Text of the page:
by JASSEM AL SALAMI
On June 2, an Iranian military Mi-17 helicopter flew over the desert east of Tehran toward one of the most secretive facilities belonging to the Iranian Revolutionary Guard Corps. The helicopter landed in a remote area near two buildings surrounded by huge wire nets. Guests disembarked.
Brig. Gen. Farzad Ismaeli, commander of Iran’s air-defense force, and several masked IRGC personnel, waited to introduce a new radar system—one that could be able to detect American stealth warplanes at long range.
Ismaeli described the complex of wire nets and buildings as the Ghadir radar, Iran’s first operational over-the-horizon sensor. OTH radars can detect stealthy and small targets at very long ranges, regardless of the target’s altitude.
It’s a capability that promises to dramatically improve Iran’s ability to detect and defend against an aerial attack, potentially altering the military balance of power in the Persian Gulf.
For years, OTH radars have formed the back bone of territorial defense for the world’s superpowers. The United States currently operates an OTH radar network that can spot target as far as 3,000 kilometers from U.S. shores.
Australia, a potential target of Chinese strategic bombers, has the new Jindalee OTH sensor, with a similar range.
To achieve such incredible performance, OTH radars take advantage of a unique natural phenomenon. Instead of emitting radio waves directly into the target space, OTH radars blast very long wave pulses into the ionosphere.
Waves of certain frequencies bounce back down to the target area, enabling the radar to look at objects from above and identify them even behind ground terrain such as hills and mountains.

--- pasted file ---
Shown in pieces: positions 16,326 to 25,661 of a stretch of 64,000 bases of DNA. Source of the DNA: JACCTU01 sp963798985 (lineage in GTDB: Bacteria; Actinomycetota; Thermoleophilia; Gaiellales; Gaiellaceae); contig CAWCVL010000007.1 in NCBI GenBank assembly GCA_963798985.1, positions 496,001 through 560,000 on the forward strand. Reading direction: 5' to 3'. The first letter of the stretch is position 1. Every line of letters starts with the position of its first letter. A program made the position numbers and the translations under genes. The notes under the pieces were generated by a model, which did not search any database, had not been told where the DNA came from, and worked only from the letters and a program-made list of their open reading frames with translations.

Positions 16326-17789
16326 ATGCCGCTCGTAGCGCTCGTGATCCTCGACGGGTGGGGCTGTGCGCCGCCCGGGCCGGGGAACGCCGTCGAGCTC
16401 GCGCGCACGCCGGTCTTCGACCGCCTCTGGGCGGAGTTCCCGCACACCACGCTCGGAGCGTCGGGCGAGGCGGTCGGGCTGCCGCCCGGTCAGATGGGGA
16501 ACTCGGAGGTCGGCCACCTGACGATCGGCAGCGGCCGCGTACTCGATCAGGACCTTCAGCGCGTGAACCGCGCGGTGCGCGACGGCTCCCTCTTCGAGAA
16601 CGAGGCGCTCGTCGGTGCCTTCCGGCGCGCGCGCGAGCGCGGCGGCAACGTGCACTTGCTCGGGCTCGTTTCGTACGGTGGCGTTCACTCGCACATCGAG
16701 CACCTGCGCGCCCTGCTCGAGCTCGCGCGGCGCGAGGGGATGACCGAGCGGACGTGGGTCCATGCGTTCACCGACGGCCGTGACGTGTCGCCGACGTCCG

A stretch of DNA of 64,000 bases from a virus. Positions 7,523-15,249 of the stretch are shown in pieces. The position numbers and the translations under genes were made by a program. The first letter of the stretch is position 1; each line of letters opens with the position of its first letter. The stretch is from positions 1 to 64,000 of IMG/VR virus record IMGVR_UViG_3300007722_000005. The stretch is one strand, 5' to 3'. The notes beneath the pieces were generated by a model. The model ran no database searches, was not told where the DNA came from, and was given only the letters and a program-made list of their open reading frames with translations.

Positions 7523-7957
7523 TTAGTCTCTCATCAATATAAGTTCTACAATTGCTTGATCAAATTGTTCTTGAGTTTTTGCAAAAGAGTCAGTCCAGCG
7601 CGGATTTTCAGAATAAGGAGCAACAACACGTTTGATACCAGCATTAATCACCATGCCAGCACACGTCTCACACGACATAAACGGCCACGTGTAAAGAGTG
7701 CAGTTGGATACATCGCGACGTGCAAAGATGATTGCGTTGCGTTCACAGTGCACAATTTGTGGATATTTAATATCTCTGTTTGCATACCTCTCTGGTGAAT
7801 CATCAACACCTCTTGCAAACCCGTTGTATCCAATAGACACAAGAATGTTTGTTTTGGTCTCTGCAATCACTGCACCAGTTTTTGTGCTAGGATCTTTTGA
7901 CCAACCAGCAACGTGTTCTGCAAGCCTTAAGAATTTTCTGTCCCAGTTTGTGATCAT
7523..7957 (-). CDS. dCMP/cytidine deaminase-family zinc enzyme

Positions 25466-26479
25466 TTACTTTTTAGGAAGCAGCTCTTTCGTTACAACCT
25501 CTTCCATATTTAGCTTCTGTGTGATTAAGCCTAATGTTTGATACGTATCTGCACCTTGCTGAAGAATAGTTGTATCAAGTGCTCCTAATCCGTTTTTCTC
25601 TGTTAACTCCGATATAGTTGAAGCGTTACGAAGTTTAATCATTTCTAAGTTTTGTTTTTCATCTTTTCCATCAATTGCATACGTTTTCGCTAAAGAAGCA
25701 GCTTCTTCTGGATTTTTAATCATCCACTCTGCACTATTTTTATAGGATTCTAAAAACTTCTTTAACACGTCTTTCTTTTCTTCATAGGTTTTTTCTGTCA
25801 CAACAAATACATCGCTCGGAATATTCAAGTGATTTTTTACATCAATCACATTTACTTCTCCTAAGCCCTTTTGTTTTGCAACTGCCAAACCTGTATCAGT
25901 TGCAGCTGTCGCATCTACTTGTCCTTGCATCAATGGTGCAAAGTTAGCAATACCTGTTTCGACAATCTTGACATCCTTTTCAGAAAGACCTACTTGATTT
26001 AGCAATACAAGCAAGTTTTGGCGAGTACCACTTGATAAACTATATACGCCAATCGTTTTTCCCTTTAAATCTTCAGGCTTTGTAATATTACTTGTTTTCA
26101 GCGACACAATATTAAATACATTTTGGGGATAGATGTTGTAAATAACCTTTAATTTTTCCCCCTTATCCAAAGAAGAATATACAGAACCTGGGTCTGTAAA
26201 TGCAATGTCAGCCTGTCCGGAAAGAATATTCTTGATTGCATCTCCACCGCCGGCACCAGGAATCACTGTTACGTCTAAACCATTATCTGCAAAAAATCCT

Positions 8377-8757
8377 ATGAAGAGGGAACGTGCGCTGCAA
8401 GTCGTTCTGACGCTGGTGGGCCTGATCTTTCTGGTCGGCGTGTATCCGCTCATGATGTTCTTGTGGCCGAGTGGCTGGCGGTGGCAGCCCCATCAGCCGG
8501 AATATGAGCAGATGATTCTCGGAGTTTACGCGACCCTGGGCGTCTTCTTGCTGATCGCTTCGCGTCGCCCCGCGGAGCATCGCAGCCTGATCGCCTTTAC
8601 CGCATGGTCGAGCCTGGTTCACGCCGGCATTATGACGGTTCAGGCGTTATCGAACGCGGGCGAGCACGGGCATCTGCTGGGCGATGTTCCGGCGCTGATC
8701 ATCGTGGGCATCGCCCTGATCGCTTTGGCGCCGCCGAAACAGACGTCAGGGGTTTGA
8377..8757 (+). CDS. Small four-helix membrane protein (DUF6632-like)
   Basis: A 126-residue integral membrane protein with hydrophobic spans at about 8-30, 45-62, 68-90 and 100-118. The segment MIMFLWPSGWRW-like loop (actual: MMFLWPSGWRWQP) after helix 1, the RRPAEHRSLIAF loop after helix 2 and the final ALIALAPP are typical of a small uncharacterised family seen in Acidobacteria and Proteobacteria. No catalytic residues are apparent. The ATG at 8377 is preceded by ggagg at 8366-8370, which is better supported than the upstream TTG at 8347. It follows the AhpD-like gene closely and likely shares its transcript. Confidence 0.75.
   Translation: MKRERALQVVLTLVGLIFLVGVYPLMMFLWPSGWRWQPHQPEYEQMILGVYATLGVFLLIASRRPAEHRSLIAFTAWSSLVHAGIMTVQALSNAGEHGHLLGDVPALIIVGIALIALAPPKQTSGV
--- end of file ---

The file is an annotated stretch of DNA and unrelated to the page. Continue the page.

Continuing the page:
In addition to detecting stealth warplanes, OTH radars can also pick out ballistic missiles and even satellites in low orbit. Their long range makes them impervious to small-scale attacks by anti-radiation missiles and jammers.
On the down side, OTH radars are bulky, immobile and imprecise. The distance error in detecting a typical target can be as high as a kilometer. OTH radars also need enormous power sources.
Compared to other countries’ OTH radars, Ghadir seems to possess modest performance. Ismaeli claimed it has an 1,100-kilometer range and a maximum detection altitude of 300 kilometers.
Ghadir has four transmitters for 360-degree coverage, but given the huge amount of energy they require, it’s not clear that all four can broadcast at once. The phased-array layout closely resembles the Soviet Duga-3 radar near Chernobyl, perhaps indicating a fairly old-style design.
Ismaeli announced a plan to construct a more powerful OTH radar called Sepehr that could feature a 3,000-kilometer range.
Ghadir is unlikely to survive very long in an intensive war with the United States, but in the case of a limited engagement such as an American attack on Iran’s nuclear facilities, the OTH radar could help Iran organize its defenses.
The sensor would likely recognize an aerial strike package long before it reached Iranian borders, giving people enough time to evacuate essential facilities, alerting air-defense crews and prompting the air force to launch defensive fighters.
Ghadir should be able to cover all of Saudi Arabia. The more powerful Sepehr could also detect targets inside Israel. Both systems could prove a boon to Iran’s ally Syria.
The United States, Israel and Saudi Arabia have no way of countering the new radar short of a full-scale attack. America has poured much of its military research effort into stealth aircraft, but OTH radars by their nature negate the stealth advantage.
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